Florida Supreme Court Hears Arguments in Case of Undocumented Immigrant Seeking Law License
Posted Oct 02, 2012 09:57 pm CDT
The Florida Supreme Court on Tuesday heard oral arguments in a controversial case concerning an undocumented immigrant seeking a law license.
In addition to other arguments he made earlier, Jose Manuel Godinez-Samperio is now contending he should be admitted to practice in the state because a new immigration policy adopted by the Obama administration would make it legal for him to be in this country for two years, according to Fox News.
Justice Barbara Pariente said the policy is likely to be eliminated if Obama doesn’t win the presidential election in November, the article says. However, Republican presidential nominee Mitt Romney told the Denver Post in an interview late Monday that he would not countermand immigration enforcement waivers under the deferred action program that are already in place if elected.
“The people who have received the special visa that the president has put in place, which is a two-year visa, should expect that the visa would continue to be valid. I’m not going to take something that they’ve purchased,” Romney told the newspaper. “Before those visas have expired, we will have the full immigration reform plan that I’ve proposed.”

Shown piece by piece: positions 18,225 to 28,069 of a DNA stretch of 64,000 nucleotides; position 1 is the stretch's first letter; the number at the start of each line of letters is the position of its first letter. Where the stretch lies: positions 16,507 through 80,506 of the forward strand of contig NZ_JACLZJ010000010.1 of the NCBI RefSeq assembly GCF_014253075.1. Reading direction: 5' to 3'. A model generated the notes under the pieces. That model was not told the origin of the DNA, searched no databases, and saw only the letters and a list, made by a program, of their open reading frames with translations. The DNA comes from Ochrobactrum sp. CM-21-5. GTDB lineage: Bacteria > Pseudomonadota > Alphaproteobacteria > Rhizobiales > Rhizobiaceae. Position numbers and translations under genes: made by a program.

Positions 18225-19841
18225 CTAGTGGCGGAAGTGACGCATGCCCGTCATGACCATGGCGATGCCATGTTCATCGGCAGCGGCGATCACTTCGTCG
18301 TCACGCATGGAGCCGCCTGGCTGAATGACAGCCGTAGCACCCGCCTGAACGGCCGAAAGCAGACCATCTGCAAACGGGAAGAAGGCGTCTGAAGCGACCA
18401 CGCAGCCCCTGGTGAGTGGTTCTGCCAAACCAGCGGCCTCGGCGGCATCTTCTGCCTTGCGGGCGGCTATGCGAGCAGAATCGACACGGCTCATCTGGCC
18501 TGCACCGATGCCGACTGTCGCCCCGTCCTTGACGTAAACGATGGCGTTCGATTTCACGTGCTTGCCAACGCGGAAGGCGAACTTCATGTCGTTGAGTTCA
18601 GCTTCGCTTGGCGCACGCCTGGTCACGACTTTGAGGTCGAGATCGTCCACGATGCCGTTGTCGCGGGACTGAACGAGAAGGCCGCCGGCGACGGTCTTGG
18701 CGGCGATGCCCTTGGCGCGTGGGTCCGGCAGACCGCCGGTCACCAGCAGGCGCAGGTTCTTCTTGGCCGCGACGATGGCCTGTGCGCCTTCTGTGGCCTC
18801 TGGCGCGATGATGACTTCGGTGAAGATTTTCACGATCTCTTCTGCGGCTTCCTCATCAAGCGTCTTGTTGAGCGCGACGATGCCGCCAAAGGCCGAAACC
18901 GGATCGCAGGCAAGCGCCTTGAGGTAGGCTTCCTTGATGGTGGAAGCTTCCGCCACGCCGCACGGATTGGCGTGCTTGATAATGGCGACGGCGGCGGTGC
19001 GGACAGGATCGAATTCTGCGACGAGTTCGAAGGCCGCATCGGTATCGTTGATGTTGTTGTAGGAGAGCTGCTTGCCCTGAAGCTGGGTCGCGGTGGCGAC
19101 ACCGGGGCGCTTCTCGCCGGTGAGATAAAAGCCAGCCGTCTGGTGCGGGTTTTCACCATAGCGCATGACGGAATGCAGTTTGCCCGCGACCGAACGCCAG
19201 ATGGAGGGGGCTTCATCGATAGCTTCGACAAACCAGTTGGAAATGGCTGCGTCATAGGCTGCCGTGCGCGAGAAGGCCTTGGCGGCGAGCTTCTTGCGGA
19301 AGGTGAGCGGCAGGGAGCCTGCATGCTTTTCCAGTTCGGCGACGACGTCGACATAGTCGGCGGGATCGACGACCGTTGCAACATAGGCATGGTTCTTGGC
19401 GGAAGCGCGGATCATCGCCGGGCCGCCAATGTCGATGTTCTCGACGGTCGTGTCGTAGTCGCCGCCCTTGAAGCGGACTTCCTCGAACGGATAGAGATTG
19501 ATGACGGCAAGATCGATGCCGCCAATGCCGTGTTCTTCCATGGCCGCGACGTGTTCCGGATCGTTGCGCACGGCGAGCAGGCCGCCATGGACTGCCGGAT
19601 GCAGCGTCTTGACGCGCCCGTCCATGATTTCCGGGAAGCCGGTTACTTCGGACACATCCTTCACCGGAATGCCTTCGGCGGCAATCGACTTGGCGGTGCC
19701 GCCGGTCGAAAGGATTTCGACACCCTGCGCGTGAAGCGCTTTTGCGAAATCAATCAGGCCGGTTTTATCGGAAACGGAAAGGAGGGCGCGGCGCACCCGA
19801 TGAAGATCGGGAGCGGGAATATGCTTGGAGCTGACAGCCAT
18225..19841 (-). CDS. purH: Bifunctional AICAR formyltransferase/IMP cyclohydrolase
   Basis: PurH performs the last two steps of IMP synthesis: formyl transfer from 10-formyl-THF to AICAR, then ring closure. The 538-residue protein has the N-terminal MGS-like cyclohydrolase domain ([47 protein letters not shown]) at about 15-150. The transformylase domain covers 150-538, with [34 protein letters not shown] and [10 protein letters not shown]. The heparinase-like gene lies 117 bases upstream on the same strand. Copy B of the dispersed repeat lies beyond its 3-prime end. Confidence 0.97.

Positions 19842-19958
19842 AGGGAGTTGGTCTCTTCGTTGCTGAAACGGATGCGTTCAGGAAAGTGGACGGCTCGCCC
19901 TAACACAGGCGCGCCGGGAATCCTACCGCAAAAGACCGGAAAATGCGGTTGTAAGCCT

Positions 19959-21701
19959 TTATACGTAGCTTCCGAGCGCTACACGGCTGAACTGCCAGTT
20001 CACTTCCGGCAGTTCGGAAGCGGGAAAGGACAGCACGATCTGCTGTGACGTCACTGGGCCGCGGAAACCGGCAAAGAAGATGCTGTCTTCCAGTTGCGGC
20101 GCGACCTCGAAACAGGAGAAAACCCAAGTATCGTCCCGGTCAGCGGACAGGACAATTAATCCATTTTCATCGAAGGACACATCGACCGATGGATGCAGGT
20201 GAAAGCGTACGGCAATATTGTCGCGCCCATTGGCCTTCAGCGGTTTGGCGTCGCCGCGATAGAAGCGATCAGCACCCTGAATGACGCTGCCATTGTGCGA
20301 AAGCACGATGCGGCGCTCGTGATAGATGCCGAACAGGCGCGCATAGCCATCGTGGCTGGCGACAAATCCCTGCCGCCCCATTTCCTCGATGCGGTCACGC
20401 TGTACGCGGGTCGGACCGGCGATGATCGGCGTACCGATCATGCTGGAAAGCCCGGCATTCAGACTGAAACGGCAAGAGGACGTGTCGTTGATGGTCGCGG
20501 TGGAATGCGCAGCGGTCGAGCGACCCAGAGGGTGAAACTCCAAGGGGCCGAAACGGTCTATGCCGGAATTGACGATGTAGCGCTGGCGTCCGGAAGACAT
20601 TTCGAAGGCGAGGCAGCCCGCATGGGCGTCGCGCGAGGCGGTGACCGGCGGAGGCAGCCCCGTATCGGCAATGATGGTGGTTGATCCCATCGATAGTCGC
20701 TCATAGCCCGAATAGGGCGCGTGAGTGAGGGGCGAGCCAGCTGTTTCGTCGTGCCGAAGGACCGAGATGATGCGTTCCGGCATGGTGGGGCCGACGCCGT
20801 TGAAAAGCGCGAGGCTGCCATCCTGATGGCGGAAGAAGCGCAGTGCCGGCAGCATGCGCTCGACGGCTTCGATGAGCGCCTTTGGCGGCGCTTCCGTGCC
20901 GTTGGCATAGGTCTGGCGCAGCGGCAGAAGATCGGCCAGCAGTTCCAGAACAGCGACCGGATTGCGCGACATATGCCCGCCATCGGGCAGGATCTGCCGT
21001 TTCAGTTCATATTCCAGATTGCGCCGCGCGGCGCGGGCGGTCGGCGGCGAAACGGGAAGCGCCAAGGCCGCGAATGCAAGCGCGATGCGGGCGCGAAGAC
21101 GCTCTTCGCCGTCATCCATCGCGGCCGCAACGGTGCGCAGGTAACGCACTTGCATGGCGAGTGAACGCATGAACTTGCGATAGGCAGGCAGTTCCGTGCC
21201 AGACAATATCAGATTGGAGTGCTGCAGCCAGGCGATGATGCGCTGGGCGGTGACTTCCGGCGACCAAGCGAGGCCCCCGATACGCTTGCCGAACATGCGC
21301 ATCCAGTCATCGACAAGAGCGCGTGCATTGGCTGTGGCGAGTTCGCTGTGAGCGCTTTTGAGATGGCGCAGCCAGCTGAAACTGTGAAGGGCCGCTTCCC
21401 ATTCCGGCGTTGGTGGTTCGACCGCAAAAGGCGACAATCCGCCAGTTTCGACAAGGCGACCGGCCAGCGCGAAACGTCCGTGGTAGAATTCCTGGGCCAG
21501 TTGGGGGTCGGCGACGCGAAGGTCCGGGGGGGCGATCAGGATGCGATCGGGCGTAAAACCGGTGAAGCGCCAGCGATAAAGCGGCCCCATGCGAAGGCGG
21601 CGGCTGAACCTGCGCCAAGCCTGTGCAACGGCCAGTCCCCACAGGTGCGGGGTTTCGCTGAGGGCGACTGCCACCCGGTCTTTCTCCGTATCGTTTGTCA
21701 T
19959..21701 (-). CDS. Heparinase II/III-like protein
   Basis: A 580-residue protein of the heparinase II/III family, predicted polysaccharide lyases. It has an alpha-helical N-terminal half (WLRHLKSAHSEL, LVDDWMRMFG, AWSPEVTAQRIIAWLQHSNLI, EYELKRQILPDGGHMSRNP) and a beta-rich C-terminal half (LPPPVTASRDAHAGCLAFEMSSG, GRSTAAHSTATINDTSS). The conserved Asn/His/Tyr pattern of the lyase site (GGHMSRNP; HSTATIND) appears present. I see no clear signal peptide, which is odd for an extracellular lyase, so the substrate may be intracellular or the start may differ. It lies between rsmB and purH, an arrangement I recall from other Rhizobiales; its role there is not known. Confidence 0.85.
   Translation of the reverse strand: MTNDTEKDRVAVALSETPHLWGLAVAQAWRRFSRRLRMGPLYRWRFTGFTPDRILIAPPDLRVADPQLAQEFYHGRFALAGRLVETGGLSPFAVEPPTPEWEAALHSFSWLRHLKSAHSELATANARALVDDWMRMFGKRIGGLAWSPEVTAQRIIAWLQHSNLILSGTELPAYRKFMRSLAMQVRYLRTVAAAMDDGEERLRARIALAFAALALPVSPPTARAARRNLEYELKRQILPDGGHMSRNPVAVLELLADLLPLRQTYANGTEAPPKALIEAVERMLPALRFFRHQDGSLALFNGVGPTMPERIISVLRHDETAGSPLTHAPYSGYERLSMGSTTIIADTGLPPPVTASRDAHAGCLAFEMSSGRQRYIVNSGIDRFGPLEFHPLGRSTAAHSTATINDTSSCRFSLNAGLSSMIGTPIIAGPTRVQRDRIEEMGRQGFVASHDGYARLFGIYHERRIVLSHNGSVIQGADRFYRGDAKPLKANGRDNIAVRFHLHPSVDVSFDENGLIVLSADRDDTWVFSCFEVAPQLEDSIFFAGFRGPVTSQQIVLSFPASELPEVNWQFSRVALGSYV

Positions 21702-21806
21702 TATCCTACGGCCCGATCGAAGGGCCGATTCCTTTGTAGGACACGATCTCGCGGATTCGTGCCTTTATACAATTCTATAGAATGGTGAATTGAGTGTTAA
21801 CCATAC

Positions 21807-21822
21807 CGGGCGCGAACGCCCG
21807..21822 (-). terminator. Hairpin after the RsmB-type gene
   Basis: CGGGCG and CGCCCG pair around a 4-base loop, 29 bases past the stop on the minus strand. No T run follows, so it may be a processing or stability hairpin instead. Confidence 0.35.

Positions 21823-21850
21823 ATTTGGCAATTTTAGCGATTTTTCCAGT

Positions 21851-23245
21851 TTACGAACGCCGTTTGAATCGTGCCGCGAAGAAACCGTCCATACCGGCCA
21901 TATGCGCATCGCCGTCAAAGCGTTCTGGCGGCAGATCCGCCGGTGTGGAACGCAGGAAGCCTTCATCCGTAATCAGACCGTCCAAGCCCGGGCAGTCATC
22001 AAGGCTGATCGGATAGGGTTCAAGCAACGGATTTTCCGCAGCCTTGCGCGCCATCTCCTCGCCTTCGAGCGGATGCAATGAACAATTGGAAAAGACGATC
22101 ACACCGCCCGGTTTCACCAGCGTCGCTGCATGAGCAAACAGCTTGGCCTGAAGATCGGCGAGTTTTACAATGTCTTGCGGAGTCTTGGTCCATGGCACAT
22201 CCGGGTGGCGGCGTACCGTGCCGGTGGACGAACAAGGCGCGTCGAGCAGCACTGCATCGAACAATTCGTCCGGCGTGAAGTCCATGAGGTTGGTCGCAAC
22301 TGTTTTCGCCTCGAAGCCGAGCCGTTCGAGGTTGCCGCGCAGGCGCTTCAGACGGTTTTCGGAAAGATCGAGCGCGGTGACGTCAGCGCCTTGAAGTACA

Godinez-Samperio has already passed the state bar exam. But because of the Florida State University law graduate’s immigration status, the Florida Board of Bar Examiners asked the Florida Supreme Court to determine whether he should be licensed.
Pariente on Tuesday compared Godinez-Samperio, 26, who was brought to this country from Mexico as a child by his parents, to an individual who has not paid his income taxes. However, she and other members of the court also talked about the possibility of a temporary or limited law license, or waiting to see whether he gets a work permit under the deferred action program, the Associated Press reports.
“He’s somebody who has done everything he’s supposed to do. He complied with every rule,” said attorney Talbot “Sandy” D’Alemberte, who represents Godinez-Samperio, after the hearing. D’Alemberte is a past president of the American Bar Association and a former state lawmaker.
Additional and related coverage:
ABAJournal.com: “Undocumented Law Grad Can’t Get Driver’s License, But Hopes for Fla. Supreme Court OK of Law License”
ABAJournal.com: “Despite Uncertainties, Lots of Applications Likely as ‘Deferred Action’ Immigration Program Launches”
Palm Beach Post: “Florida high court weighs noncitizen’s right to practice law in U.S.”
Reuters: “Florida weighs case of illegal immigrant who passed bar exam”